The Work Ethic of Indie Authors

I’ve never met a bunch of harder working people than indie authors who are dedicated to releasing quality books, always keeping readers at the forefront of their minds.

Writing on the weekends, through holidays, late at night — never mind all the marketing, business admin, and various other sundry, tedious tasks — I’m constantly amazed at the hours my fellow authors put in.

It’s not to say traditionally published authors don’t work hard, too (because I know they do!). But independent writers have the added job of coordinating editing, cover design, formatting . . . basically, running their own publishing business. It’s an all-consuming task that quite easily could take up every hour of every day.

But despite the tough work, there’s a sense of joy about it. Because everything indie authors do, we do for us. We’re in charge: we set the time-lines, create our product, determine the price, receive the royalties. There’s a sense of pride and accomplishment accompanying that; a feeling I didn’t experience with the same intensity when I was traditionally published. It’s what drives me to keep at it when formatting goes funky, my tax spreadsheet crashes, or I just can’t seem to get across the cover concept I want.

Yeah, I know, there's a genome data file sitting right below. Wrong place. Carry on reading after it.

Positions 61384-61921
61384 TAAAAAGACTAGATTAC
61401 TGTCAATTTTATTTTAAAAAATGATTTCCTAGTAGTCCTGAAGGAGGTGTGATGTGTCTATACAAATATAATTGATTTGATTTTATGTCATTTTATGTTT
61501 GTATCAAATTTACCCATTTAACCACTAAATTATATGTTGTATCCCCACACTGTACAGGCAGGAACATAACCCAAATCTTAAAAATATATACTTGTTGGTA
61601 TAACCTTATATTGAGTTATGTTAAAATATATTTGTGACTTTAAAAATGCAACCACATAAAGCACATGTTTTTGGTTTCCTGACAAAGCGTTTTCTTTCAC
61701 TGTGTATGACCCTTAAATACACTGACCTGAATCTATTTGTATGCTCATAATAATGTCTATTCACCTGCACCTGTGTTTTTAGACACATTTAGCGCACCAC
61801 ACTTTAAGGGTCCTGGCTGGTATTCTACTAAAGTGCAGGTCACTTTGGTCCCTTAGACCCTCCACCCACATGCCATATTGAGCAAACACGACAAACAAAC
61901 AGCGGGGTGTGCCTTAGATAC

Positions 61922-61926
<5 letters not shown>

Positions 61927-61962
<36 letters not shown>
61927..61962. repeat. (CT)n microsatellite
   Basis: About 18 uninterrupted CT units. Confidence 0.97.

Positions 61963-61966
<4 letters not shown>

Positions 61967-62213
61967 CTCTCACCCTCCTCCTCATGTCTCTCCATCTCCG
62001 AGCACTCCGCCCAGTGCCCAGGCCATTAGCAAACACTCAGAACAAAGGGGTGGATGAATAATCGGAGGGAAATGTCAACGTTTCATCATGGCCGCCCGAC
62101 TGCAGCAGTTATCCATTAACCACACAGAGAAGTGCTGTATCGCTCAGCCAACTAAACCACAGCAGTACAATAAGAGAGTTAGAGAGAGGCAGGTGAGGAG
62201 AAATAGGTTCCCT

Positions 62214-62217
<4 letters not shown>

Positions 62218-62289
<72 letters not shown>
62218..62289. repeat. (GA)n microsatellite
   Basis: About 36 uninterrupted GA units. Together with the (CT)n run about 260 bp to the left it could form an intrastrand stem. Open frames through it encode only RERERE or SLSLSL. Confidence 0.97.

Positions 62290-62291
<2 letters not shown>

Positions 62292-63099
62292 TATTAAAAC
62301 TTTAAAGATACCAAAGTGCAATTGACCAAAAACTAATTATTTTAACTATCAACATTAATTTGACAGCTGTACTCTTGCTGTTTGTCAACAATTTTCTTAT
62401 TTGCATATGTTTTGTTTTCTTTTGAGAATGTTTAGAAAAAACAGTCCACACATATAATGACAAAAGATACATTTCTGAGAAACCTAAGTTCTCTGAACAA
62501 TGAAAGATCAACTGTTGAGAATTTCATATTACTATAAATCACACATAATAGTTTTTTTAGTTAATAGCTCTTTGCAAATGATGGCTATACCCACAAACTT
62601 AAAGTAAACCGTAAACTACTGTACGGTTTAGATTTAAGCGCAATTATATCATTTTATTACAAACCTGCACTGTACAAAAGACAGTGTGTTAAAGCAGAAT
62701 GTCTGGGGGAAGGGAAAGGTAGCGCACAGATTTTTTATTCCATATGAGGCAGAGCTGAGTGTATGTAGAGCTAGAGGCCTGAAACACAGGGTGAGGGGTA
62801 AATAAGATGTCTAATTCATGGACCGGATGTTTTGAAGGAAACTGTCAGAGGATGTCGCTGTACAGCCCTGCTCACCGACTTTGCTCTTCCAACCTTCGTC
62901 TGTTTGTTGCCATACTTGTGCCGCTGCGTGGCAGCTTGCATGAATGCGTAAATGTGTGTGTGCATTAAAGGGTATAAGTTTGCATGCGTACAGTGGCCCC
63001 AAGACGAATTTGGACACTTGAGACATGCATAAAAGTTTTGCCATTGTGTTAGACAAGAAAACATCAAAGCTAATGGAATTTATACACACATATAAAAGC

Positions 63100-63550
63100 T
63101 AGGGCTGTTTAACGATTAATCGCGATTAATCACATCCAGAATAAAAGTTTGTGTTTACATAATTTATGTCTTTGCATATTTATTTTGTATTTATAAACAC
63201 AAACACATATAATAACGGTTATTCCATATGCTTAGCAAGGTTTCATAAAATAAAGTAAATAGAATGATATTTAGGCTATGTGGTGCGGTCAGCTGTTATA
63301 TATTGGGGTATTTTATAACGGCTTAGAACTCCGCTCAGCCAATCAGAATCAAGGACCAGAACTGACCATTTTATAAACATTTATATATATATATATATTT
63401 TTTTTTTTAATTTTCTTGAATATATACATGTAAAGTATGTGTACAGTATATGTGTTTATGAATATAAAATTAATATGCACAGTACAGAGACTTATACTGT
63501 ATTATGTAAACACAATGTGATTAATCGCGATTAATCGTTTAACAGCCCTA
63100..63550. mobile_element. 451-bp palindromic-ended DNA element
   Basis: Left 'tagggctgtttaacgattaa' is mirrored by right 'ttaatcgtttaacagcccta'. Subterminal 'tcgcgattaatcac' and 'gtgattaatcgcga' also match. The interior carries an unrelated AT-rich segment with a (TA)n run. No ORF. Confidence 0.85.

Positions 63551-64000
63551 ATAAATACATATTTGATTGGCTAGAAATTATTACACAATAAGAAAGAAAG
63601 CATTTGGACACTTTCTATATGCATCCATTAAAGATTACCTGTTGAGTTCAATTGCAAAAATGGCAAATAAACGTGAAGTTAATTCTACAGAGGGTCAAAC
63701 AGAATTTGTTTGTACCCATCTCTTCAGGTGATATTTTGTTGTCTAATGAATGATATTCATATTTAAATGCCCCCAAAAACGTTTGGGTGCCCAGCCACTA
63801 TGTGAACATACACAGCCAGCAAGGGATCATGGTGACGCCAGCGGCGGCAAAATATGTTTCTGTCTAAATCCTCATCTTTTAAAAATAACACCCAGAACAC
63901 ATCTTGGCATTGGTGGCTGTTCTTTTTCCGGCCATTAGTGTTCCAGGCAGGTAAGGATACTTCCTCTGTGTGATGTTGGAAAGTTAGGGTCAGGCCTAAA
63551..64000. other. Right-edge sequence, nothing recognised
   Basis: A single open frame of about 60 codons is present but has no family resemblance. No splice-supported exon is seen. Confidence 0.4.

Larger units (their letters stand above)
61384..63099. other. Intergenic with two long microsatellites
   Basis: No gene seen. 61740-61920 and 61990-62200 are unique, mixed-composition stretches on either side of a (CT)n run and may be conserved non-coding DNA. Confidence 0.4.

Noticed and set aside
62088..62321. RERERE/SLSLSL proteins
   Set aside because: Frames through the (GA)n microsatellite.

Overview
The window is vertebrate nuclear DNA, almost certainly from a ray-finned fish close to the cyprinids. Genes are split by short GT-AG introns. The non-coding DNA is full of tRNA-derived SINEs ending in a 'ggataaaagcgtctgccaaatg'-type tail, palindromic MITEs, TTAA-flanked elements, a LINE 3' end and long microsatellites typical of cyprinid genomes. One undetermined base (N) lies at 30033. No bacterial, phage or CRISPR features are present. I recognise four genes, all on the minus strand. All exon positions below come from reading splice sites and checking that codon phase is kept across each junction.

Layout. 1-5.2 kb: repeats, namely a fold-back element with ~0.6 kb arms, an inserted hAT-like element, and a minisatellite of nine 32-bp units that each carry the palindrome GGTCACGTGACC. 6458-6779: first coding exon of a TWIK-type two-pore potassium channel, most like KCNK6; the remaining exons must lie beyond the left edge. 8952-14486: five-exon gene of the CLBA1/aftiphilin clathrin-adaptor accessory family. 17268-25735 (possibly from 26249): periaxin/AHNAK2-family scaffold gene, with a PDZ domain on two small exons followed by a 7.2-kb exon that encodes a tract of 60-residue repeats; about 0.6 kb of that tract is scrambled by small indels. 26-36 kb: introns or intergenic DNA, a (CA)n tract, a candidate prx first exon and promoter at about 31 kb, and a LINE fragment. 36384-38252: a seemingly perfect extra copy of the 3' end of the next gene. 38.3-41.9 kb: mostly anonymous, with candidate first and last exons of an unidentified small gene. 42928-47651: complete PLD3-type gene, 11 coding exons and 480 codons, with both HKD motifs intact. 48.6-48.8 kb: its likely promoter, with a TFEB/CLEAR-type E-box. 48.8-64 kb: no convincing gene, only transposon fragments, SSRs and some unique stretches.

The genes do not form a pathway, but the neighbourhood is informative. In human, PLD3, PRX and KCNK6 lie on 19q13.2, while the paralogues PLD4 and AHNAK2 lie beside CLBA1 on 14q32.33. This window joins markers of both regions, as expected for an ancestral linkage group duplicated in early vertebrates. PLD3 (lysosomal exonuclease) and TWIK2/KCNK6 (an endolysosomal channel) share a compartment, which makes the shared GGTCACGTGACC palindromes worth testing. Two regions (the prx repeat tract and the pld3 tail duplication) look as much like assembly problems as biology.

What keeps you moving forward when the going gets tough?

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  1. Tara Neale says:

    The artistic freedom that comes with being indie is what keeps me going. I have a disabled daughter that I care for and writing is the only career that I can working around her. I get up every morning at 6:30 and write for two to three hours. Then I homeschool and care for her all day long. I spend my evenings doing the social networking stuff that drives this brave new world.

    My writing style is old-school purple prose. It is full of adjectives, adverbs and the deep thoughts of the characters. I break every rule of modern publishing. But my experience posting my short stories on free sites showed me that there are readers out there that still appreciate that type of writing. Indie publishing allows me to give them the stories they like…and allows me to supplement our disability income. Maybe one day it will even replace it.